This is a happy day, as NFL football is BACK. With eyes wide open to its warts and deficiencies, including my personal belief that the league is headed for a major decline in popularity (I rant about that in this Jay Today video), I can’t disguise my delight that I can again waste indefensible portions of my time following my woebegone Cardinals and the players on my sons’ three fantasy teams. (no fantasy for me any more – too much travel was killing my ability to work the waiver wire well enough to play with my experienced group of cronies)
More so than in any season I can recall, the return of regular season play coincides this year with multiple controversies, including Welker + Molly, Irsay + pills, Rice (and others) + domestic violence, Gordon + weed addiction, and many more.
This confluence of extreme popularity and irksome, potentially reputation-harming events got me thinking that the NFL and Facebook are essentially the same animal. And THAT got me thinking about which social network is best represented by which sports league, and vice-versa.
And that’s how you end up with this infographic (scroll down for explanations)
NFL = Facebook (Big Enough to Hate)
These are the titans. By far the most popular of their type, their every utterance and policy change creates a national freakout. They also suck up the majority of our time, because of the network effect: we watch football because everyone watches football. We use Facebook because everyone else is doing it. We love to hate the NFL and Facebook while we simultaneously hate it that we love them.
MLB = LinkedIn (Slow and Old)
Mathematically, Major League Baseball and LinkedIn are well-loved, with many millions of fans. Culturally, however, there is something missing. The slow pace of baseball and the complete lack of memes on Linkedin have the same effect: lack of larger cultural relevance that’s driven by a near-total absence of interest among youth. LinkedIn has lowered their minimum age to 13 and launched a major content publishing platform. Yet Ariana Grande still isn’t rocking it. Baseball just keeps adding playoff teams to manufacture late-season interest, but it still sounds like white noise.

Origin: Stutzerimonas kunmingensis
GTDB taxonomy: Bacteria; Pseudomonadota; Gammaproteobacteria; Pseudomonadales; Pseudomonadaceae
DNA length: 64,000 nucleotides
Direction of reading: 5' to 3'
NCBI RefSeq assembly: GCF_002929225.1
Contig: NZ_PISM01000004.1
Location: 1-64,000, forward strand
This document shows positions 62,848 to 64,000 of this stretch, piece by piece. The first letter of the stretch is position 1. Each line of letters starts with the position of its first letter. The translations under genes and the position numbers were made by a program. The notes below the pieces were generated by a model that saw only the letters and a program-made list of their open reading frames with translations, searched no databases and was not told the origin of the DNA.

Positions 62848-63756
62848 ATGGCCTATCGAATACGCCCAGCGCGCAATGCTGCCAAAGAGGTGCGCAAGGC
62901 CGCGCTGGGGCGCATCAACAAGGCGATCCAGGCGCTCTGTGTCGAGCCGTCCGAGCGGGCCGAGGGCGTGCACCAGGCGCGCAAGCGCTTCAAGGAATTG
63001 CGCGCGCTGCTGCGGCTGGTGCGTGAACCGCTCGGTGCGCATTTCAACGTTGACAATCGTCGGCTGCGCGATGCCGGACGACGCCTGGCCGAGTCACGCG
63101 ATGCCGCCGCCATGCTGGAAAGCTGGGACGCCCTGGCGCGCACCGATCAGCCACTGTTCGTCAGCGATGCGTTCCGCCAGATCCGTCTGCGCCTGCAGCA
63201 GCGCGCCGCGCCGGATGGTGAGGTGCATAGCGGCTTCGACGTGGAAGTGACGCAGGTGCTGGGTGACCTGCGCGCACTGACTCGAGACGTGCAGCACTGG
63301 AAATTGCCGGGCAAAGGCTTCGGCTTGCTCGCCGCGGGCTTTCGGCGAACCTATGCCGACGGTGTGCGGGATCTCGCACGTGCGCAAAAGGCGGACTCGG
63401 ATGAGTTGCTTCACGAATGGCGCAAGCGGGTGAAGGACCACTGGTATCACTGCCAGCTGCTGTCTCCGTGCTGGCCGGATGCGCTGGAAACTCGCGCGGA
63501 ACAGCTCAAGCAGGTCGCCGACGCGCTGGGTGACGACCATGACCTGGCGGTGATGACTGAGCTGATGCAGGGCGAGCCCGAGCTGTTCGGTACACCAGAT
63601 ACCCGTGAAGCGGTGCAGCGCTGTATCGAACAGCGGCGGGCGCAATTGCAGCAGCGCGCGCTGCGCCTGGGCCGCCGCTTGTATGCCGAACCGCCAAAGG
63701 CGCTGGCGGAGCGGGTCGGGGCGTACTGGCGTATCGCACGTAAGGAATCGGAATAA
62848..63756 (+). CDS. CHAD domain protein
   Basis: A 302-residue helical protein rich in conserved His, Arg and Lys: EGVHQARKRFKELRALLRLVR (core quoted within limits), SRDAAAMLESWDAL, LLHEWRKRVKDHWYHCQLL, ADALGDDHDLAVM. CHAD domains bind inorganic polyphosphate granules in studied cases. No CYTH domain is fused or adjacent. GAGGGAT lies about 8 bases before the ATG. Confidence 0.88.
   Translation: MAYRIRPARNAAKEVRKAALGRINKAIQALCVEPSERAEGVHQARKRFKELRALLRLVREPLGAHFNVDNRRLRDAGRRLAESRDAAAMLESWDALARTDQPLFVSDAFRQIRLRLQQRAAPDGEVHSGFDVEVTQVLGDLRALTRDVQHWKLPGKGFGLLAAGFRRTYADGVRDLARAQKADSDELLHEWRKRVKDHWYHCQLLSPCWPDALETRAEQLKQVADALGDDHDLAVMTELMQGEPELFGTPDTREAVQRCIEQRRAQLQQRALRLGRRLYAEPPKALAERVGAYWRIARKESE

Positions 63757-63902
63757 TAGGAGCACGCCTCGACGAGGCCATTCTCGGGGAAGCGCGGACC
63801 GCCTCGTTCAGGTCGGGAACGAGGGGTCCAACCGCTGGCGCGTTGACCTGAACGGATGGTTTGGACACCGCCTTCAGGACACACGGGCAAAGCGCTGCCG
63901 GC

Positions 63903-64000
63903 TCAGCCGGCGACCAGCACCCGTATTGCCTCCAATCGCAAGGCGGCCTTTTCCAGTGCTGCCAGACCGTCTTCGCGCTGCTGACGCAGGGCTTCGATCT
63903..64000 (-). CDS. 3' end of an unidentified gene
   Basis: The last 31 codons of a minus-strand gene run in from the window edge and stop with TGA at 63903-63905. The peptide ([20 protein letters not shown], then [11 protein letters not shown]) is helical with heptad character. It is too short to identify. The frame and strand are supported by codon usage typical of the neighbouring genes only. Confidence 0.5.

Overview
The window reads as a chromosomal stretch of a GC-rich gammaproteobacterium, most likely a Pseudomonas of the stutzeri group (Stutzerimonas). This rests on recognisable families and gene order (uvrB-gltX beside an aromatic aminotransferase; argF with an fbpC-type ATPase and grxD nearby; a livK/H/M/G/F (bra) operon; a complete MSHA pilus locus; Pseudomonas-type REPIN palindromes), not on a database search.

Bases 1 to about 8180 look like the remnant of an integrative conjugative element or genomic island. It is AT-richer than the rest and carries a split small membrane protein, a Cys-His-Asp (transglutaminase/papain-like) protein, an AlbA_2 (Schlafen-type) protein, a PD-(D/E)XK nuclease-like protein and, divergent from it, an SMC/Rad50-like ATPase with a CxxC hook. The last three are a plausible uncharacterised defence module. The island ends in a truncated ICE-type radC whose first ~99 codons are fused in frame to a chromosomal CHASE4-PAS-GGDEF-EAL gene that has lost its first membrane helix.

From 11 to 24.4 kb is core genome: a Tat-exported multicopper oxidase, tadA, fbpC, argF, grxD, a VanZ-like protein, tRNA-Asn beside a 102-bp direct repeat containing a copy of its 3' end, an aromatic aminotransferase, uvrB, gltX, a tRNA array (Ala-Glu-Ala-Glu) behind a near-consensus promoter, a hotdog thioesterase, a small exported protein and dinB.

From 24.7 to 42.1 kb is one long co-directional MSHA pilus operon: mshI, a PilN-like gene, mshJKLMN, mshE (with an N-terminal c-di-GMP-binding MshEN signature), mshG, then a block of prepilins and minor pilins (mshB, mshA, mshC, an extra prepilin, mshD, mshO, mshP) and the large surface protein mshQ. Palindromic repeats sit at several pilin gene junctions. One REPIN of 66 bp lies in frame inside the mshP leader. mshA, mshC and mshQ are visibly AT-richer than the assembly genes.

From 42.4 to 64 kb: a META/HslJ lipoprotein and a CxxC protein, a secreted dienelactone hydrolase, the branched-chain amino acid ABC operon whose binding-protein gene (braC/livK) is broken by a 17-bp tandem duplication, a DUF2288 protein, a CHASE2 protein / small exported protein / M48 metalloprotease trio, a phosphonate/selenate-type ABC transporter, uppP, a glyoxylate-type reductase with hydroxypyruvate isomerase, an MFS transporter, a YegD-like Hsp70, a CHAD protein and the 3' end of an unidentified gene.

NBA = Instagram (Snackable and Disposable)
Young, hip, urban, mobile, snackable, and filled with highlights. The National Basketball Association and Instagram are made for each other like Jon Oliver and structured indignation. If you love social media but have a decent case of ADHD, chances are you love Instagram. If you’re a sports fan and have a decent case of ADHD, I’ll wager you have a Kevin Durant screen-saver.
NHL = Twitter (Fast and Faster)
Based on popularity, you might make the case that the NBA and Twitter would be aligned, and you can feel free to tell me so in the comments. But for me, the pure speed of hockey and the visceral, right now nature of Twitter are most similar. Hockey is the fastest sport by far, and Twitter is the equivalent social network, regardless of how hard Facebook tries to become the live event platform. These two share a meta similarity as well, in that hockey is cool to watch on TV but is WAY better in person; and while you can follow news or special events on Twitter, it’s no substitute for the real thing. I realize Chobani may be firing out clever tweets every five minutes during the Emmys or whatever, but don’t forget that you can simply WATCH IT YOURSELF and stop outsourcing your irony to yogurt.
PGA = G+ (Acquired Tastes)
While not big enough to grab and hold broad cultural attention, the PGA Tour and G+ are, however, beloved by a very specific group of advocates and supporters. Based on the television commercials, PGA is evidently cherished by ED sufferers, while G+ is big among tech gurus, photographers, and people who reject Facebook on general principle. I’m personally a big fan of PGA and G+ and I’m happy to sit through dozens of Cialis commercials if that’s what it takes. These two are also shrouded by doubts, as the Tiger Woods-less PGA meanders around like a blind cave fish, and rumors of the demise of G+ are persistently pernicious.
NASCAR = Pinterest (Hater Magnets)
Want proof of this overlap? Just check out NASCAR’s awesome Pinterest board! What ties these together is not just the demographic homogeneity of their audiences, but also the fact that they are pooh-poohed by nearly everyone that isn’t a fan. The person who isn’t a hockey freak will just say “I’m not a fan, I don’t get it.” But the anti-NASCAR guy goes out of his way to diminish the sport’s fans, participants, hygiene and more. Pinterest has a similar issue in that people who don’t use Pinterest are threatened by it and make snide remarks about its soccer mom user base. But guess what? Those haters are missing out on EVERY worthwhile cookie recipe, ever (among other delights).
What do you think? What changes would you make?